“What are you doing for spring break?” a friend asked me last week. “Hot or cold?”
“Cold,” I replied. Adding, “We’re going to Lake Tahoe.”
It turns out the surprise was all mine. My answer should have been “Cold...and hot.”
Bike, Beach... Ski
With temperatures in the 50s under a cloudless blue sky, the temptation to rent bikes and set out for the beautiful Tahoe beaches was real. Still, we traveled from Colorado to California to ski, and ski we did.
I visited South Lake Tahoe last winter and skied four days at Heavenly, Kirkwood and Sierra-at-Tahoe. The day at Sierra was incredible. Sixteen inches of fresh snow, with more falling all day. The visibility was just about zero however, and I spent the summer wanting to come back and see where I’d actually skied.
This time I brought my two sons, ages 13 and 16.
All Weather Fun at Sierra-At-Tahoe
Blue skies and lots of sun were the hallmarks of our first day at Sierra. Falling snow and colder temperatures were the highlights of day two.
Sun or snow? Hot or cold? It was all good.
With 2000 acres and 2,212 vertical feet, Sierra-At-Tahoe is a surprisingly sizable mountain, divided into three sections: Grandview, Backside and West Bowl.
Grandview is on the front side and offers a full spectrum of terrain from right-under-the-lift moguls on Dynamite to themed adventure zones for kids, with everything else in between.
From Grand View, it’s easy to access Backside, where you’ll find a boarder cross course and several terrain parks. The only downside to Backside? It’s south facing, so on sunny spring days, you have to ski it in the morning. On day two, when it was overcast and snowing, the conditions were good all day.
All told, Sierra has five terrain parks, a superpipe and boarder cross course spread across the mountain -- even on the bunny slope, right under the beginner lift. As resort rep Steve Hemphill put it, “we believe in park progression -- right from the beginning.”
The third section of the mountain is West Bowl, which has a nice mixture of intermediate and advanced terrain, moguls and groomers, as well as perfect glades for tree skiing. With a high speed quad, yet more freestyle features and the Baja Grill at the base of the lift, one could easily ski West Bowl all day.
Three More Reasons to Ski Sierra-At-Tahoe
On day two, long-time Tahoe local Curtis Fong joined us. Curtis has spent his life skiing the Tahoe resorts and he characterizes Sierra as the “local’s mountain.”
With that said, why would visitors want to ski Sierra?
1. Value. Single day lift tickets at Sierra-At-Tahoe are a relative bargain, especially if you buy a Three Pack. For an adult you’ll be looking at $55 per day.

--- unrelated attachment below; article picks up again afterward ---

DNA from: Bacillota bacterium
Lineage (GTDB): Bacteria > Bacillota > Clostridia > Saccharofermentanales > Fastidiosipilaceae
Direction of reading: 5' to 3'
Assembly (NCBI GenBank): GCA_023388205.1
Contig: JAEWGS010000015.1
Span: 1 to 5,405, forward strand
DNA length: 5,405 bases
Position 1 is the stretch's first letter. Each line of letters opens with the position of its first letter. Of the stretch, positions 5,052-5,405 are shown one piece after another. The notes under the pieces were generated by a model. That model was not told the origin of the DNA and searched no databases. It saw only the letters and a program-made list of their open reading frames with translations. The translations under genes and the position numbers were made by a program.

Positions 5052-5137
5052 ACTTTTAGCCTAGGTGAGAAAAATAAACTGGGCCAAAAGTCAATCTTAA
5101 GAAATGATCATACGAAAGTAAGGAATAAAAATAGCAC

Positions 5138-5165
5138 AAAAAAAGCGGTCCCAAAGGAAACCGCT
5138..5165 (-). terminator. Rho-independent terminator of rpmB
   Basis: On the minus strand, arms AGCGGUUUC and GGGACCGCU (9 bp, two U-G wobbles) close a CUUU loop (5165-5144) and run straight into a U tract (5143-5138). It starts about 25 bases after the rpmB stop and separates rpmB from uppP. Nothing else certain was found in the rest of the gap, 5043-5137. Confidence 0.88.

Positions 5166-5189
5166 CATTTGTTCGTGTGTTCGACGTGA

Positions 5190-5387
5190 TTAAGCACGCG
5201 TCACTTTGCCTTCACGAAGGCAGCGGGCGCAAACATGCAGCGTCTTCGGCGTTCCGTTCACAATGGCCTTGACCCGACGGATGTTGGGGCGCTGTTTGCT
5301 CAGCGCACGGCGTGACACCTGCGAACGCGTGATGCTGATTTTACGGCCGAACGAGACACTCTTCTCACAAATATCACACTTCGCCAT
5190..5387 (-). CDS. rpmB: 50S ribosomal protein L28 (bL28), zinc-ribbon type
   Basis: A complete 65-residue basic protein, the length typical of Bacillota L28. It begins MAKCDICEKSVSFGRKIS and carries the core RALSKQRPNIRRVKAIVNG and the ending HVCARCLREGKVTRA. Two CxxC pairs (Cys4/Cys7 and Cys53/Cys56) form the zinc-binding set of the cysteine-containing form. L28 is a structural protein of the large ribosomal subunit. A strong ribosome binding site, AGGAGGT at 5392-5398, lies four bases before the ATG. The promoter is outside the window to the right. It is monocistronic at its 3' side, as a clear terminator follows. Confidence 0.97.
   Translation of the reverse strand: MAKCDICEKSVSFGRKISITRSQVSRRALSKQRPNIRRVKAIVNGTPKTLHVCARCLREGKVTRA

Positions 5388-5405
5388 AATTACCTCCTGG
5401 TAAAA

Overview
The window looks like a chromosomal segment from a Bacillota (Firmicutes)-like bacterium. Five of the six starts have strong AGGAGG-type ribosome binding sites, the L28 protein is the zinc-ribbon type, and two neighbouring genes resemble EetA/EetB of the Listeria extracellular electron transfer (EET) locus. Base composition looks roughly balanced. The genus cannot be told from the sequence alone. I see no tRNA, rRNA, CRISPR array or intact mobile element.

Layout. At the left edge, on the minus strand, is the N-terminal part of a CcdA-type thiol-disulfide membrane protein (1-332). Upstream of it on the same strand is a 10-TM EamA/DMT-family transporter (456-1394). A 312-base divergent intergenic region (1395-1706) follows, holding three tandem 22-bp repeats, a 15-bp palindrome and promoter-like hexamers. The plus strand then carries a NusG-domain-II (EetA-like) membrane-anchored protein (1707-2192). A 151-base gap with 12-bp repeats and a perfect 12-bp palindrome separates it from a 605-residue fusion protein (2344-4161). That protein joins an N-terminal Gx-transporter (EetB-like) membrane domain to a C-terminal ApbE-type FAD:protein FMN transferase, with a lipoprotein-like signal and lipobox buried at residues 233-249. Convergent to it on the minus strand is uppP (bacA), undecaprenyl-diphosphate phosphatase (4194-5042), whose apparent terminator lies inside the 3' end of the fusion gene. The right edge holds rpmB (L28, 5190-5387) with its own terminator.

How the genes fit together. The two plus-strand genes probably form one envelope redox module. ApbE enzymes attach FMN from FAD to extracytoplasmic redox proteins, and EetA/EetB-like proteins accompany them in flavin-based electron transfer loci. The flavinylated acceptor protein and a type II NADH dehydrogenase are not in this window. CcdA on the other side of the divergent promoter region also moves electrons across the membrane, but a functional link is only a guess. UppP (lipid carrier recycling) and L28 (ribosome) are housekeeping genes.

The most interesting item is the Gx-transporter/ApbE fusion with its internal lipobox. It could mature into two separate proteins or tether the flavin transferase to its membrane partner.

If you’re in the market for lessons, first-time adult skiers and riders can score a half-day lesson including rental gear for only $39 (booked online). And, if you like what you learned, an additional three lesson pack works out to $58 per day.
For kids, Sierra offers the acclaimed Burton Star Wars Experience for little snowboarders ages 3-6, and the Wild Mountain learning center for young skiers.
And then there’s the food. I rarely classify ski resort food as a “value,” but I do at Sierra. Check out the on-mountain smoked ribs, pork and brisket at 360° Smokehouse BBQ. You get an enormous sandwich and a generous helping of sweet potato fries. Even my two teenagers were impressed and overwhelmed. Next time, we’ll share.
2. Snow. With an average of 480 inches of snow per season, Sierra-At-Tahoe is located in one of the snowiest spots at Lake Tahoe.
3. Terrain. In addition to Grandview, Backside and West Bowl, at the top of the resort, you’ll find The Gates, 320 acres of extreme inbounds terrain in Huckleberry Canyon. When The Gates are open, expert skiers enjoy glades, pillows, chutes and cliffs, all within easy access from the top of Grandview.
Spring conditions didn’t allow us to ski Huckleberry Canyon. But we could see the entire bowl from the deck at 360° BBQ. Standing in the sun, with a far view of Lake Tahoe in one direction and a close in view of Huckleberry Bowl in the other, my younger son made a wish.
“This is really fun,” he shared. “But next time, I want to be here in winter. I want to ski those chutes. We need to come back.”
Sierra-At-Tahoe is a day resort, with no on-site lodging. We stayed in what was, until this week, the Embassy Suites in South Lake Tahoe. Now it is the independent Lake Tahoe Resort Hotel. Same large rooms, same amenities and the same central location make this property a good place for families.
Finally, when you’re out and about, don’t miss Base Camp Pizza. With après pizza and beer specials, live music and a deliciously fresh menu, it’s a good spot for families and friends alike. Save room for the hot pear crumble.
Kristen Lummis is the owner, writer and head ski tech at www.braveskimom.com. The mom of two boys in a busy outdoor family, Kristen writes about skiing all year round, tossing in some biking, hiking, parenting and even a bit of reflection during the off-season. While her recreational passion is for all things snow, her real passion is for her family.